Sunday, February 19, 2012

Retaliation Claims Against Employers Soar - But Why?

Last week, there was an interesting piece in the Milwaukee Biz Blog regarding a spike in anti-retaliation claims in the United States.  It was reported that there was a record-breaking number of 99,9942 claims filed with the EEOC in 2011 for a total cost of $455.6 million in relief for individuals filing claims, another record-breaking number.

So why is this happening?  The author, Christine Liu McLaughlin of the Godfrey & Kahn law firm, wrote this:
There has been much speculation as to the cause of the increase in the number of charges generally and retaliation charges in particular. Some blame the lagging economy in 2011, while others point to the EEOC’s re-focused enforcement agenda.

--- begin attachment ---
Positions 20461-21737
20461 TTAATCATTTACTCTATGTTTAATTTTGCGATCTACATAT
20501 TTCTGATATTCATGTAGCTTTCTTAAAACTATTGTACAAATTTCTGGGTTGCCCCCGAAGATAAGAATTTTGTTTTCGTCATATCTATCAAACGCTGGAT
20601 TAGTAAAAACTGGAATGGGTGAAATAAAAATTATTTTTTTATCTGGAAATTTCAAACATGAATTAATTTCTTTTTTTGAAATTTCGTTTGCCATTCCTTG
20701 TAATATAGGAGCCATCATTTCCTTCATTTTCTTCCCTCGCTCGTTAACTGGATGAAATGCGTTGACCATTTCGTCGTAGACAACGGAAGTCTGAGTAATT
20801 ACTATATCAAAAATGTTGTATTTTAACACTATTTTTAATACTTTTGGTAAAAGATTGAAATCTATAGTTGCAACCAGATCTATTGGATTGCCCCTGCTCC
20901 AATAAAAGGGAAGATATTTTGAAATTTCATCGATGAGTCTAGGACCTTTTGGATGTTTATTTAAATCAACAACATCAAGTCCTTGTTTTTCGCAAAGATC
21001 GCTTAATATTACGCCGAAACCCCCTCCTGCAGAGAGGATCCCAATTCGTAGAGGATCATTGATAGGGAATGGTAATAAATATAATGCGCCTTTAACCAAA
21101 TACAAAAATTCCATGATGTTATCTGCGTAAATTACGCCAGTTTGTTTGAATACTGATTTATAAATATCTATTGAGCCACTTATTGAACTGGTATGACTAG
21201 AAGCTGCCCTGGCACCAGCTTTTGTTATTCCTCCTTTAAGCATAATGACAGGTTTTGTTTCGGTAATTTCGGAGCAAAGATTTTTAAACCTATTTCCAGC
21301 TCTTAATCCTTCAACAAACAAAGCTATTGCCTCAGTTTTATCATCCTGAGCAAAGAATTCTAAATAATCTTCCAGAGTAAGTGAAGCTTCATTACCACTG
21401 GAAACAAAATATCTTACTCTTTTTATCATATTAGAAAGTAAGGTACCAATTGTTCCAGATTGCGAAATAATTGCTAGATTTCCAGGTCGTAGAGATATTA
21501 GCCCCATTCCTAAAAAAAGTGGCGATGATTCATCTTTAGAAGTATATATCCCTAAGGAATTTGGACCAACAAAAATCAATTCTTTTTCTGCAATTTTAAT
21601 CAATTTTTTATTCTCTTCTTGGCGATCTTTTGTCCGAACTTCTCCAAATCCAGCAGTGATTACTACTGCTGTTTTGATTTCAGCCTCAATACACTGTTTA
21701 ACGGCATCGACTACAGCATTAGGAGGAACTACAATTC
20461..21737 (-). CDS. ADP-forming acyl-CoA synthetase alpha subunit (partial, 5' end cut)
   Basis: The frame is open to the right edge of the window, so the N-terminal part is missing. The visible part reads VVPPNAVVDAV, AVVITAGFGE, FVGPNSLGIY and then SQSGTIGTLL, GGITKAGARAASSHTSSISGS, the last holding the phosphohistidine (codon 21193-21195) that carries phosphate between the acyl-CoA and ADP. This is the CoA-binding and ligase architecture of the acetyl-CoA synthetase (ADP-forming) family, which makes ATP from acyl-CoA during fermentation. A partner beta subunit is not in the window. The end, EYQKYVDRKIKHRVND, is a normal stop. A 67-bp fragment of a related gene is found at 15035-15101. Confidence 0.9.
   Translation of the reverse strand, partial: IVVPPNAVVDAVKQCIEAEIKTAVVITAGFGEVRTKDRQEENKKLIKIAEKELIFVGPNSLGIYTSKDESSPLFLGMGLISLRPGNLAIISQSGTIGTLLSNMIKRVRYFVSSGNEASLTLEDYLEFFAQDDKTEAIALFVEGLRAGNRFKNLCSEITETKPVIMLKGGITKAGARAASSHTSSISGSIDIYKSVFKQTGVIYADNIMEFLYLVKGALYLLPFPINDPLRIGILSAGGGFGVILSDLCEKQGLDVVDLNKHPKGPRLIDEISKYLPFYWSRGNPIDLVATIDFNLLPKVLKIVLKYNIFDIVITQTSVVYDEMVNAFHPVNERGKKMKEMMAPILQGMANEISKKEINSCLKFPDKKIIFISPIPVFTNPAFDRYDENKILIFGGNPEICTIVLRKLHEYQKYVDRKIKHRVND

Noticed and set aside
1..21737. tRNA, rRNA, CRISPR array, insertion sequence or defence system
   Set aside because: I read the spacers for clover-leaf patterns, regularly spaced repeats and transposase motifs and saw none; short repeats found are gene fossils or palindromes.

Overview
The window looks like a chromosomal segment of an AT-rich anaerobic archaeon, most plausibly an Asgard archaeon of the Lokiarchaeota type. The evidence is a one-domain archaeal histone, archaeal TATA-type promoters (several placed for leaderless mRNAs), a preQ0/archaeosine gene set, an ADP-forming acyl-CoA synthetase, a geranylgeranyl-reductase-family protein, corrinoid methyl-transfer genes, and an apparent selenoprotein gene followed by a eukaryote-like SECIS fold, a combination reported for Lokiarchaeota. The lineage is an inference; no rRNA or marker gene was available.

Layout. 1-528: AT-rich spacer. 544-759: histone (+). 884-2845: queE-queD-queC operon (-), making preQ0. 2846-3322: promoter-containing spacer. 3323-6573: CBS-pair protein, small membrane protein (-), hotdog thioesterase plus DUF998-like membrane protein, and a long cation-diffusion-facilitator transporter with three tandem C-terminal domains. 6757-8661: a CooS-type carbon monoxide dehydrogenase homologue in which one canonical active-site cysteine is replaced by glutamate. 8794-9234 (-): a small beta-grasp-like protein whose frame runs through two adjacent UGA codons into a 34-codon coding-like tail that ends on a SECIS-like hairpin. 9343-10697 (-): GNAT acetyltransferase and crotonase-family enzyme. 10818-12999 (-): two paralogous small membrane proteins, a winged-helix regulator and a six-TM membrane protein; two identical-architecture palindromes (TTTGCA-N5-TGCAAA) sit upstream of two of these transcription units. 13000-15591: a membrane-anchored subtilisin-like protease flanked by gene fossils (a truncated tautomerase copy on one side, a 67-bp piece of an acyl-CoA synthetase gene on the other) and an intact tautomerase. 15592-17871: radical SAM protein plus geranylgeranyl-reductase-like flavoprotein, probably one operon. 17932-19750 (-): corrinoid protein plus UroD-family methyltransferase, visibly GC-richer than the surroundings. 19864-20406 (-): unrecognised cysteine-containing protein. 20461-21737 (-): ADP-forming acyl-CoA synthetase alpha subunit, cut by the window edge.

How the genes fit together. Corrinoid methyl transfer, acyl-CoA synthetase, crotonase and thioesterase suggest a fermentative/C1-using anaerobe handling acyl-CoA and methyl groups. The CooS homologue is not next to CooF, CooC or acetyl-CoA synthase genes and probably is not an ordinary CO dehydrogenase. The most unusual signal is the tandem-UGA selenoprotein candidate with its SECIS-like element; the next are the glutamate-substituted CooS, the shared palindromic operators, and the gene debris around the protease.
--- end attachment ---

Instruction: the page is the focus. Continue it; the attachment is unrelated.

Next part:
That just might be.  But I can't help but wonder how much might be due to the markedly anti-worker approach being taken, not only in Wisconsin, but in other states where ALEC's influence is evident.

I'd also guess things would be a lot cheaper if things were handled through an grievance process as offered with collective bargaining rights.  Maybe the Walker plan isn't working just for workers, eh?

1 comment:

  1. The superintendent at our local school district said the loss of collective bargaining would end up costing the district money. This is because what used to be resolved in a consensus manner, or even just by calling up the 'union bosses' and coming to some kind of a resolution, would now likely end up with attorneys involved, even if it didn't head to court.